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Overall Objectives
Scientific Foundations
Application Domains
New Results
Contracts and Grants with Industry
Other Grants and Activities

Section: New Results

Other results

Chemical programming

Participants : Pascal Fradet [ contact person ] , Marnes Hoff.

The chemical reaction metaphor describes computation in terms of a chemical solution in which molecules (representing data) interact freely according to reaction rules (representing the program). Formally, chemical programs can be represented as associative-commutative rewritings (reactions) of multisets (chemical solutions). This model of computation is well-suited to the specification of complex computing infrastructures. In particular, the orderless interactions between elements that occur in large parallel or open systems as well as autonomicity (e.g. self-healing, self-protection, self-optimization, etc.) are naturally expressed as reaction rules.

In the context of the InterLink coordination action (see Section  8.3.5 ), we have written a review of recent advances concerning the chemical reaction model  [25] . This work presents several generalizations of the basic model (higher-order reactions, hybrid and infinite multisets) and current research directions. We have also described classical coordination mechanisms and parallel programming models (Linda, Petri Nets, Kahn Networks) in the same chemical setting  [24] . All these examples put forward the simplicity and expressivity of the chemical paradigm.

This work was conducted in collaboration with Jean-Pierre Banâtre and Yann Radenac from the Paris project team at Irisa .

A drawback of chemical languages is that their very high-level nature usually leads to very inefficient programs. We are currently looking at approaches to refine chemical programs to more efficient lower-level programs. Several research directions are promising: richer types and data structures, domain-specific languages or aspects describing separately implementation issues (such as the evaluation strategy or data representation).

This line of research is part of Marnes Hoff's PhD thesis and takes place within the AutoCHEM project (see Section  8.2.1 ).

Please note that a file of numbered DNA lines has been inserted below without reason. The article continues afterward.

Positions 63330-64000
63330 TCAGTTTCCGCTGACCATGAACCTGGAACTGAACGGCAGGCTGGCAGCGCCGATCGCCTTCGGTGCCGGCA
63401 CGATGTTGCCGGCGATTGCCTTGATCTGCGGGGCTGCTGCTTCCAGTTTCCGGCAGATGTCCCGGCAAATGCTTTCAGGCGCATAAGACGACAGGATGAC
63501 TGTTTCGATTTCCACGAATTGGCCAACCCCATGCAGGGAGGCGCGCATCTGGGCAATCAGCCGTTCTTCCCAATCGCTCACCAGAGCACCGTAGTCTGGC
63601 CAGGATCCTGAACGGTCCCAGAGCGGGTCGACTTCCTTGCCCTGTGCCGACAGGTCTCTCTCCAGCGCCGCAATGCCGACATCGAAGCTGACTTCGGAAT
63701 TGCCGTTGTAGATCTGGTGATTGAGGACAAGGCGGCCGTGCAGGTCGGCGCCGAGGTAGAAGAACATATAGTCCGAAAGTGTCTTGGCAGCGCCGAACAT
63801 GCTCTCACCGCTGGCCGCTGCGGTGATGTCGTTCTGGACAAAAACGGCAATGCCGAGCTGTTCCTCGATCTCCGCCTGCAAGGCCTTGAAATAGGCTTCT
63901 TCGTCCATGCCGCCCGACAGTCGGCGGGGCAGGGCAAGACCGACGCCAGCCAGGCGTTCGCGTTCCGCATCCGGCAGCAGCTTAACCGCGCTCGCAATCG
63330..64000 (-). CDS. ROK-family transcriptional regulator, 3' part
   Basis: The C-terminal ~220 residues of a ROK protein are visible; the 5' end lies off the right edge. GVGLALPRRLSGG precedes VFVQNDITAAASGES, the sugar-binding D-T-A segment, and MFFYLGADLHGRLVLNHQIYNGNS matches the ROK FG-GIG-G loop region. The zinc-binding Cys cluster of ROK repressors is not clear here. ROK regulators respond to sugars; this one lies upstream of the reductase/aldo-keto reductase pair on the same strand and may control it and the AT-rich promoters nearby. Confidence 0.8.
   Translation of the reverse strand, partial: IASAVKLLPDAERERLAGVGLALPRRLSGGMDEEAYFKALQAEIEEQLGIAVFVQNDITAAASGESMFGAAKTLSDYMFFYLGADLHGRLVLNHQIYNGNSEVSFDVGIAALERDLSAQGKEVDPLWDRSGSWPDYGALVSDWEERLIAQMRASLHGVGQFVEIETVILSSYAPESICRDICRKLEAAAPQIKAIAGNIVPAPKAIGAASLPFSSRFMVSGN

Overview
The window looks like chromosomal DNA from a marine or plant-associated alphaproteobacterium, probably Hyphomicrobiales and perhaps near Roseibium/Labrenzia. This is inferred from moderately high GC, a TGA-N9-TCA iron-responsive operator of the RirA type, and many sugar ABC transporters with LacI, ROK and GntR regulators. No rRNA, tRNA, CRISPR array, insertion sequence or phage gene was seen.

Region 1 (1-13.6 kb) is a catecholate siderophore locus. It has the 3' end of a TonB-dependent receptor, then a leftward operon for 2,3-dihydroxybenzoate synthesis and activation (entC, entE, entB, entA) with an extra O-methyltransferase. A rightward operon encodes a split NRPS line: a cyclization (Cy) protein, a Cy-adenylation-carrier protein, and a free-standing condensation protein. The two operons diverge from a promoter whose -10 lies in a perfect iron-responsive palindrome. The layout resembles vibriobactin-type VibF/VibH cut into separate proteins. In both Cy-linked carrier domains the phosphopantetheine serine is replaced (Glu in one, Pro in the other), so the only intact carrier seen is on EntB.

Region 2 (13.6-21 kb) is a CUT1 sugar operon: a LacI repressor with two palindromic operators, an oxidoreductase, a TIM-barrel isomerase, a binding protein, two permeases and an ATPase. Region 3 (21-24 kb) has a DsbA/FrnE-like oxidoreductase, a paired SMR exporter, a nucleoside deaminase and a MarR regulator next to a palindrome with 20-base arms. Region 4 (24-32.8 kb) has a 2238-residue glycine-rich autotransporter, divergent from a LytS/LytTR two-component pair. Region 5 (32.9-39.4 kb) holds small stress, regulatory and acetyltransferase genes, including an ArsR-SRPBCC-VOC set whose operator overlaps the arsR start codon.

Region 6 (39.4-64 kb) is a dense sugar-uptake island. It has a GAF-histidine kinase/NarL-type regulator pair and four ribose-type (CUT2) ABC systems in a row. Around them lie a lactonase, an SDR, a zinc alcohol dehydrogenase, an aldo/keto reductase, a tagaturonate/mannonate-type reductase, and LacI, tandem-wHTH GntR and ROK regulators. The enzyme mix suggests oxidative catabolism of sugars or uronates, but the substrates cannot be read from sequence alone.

Component-based modeling and reachability analysis of genetic networks

Participant : Gregor Goessler.

Genetic regulatory networks usually encompass a multitude of complex, interacting feedback loops. Being able to model and analyze their behavior is crucial for understanding the interactions between the proteins, and their functions. Genetic regulatory networks have been modeled as discrete transition systems by many approaches, benefiting from a large number of formal verification algorithms available for the analysis of discrete transition systems. However, most of these approaches face the problem of state space explosion, as even models of modest size (from a biological point of view) usually lead to large transition systems, due to a combinatorial blow-up of the number of states. This problem has been addressed with the component-based approach of  [59] — based on the mathematically well-founded formalism of qualitative simulation  [50] — where the discrete abstraction is constructed and analyzed modularly, allowing to deal with complex, high-dimensional systems.

We have further improved this technique by allowing for a more precise, conservative abstraction, and provided both correctness and completeness results  [32] .

Using the same approach, we are studying, in cooperation with H. de Jong ( Ibis project team) and G. Batt ( Contraintes project team), the definition of a symbolic representation of the network behavior as a compact exchange format between the Genetic Network Analyzer (GNA) developed in the Ibis project team, and the model cheker CADP developed by Vasy .

Control for data-parallel systems

Participant : Eric Rutten.

Data intensive computing is increasingly getting high importance in a wide range of scientific and engineering domains, like multi-media portable devices. Such systems manipulate large amounts of data; so high performance, scalability and throughput are important requirements. Reconfigurability is another interesting feature because it makes the systems flexible enough to be adapted to various environment and resource constraints. The Gaspard2 ( )development framework aims at proposing a solution to the design of data intensive applications in general, and high-performance embedded system-on-chip (SoCs) in particular.

We have proposed a synchronous model of Gaspard2   [19] , [12] , in order to bridge the gap between Gaspard2 and analysis and verification tools of the synchronous technology so that formal validation is favored  [22] . The automation of the transformations is implemented within an MDE framework  [26] . We extended Gaspard2 , by adding reactive control features based on finite state machines, and are integrating this extension in the synchronous model  [31] .

This work is conducted in cooperation with the DaRT project at UR Futurs in Lille.


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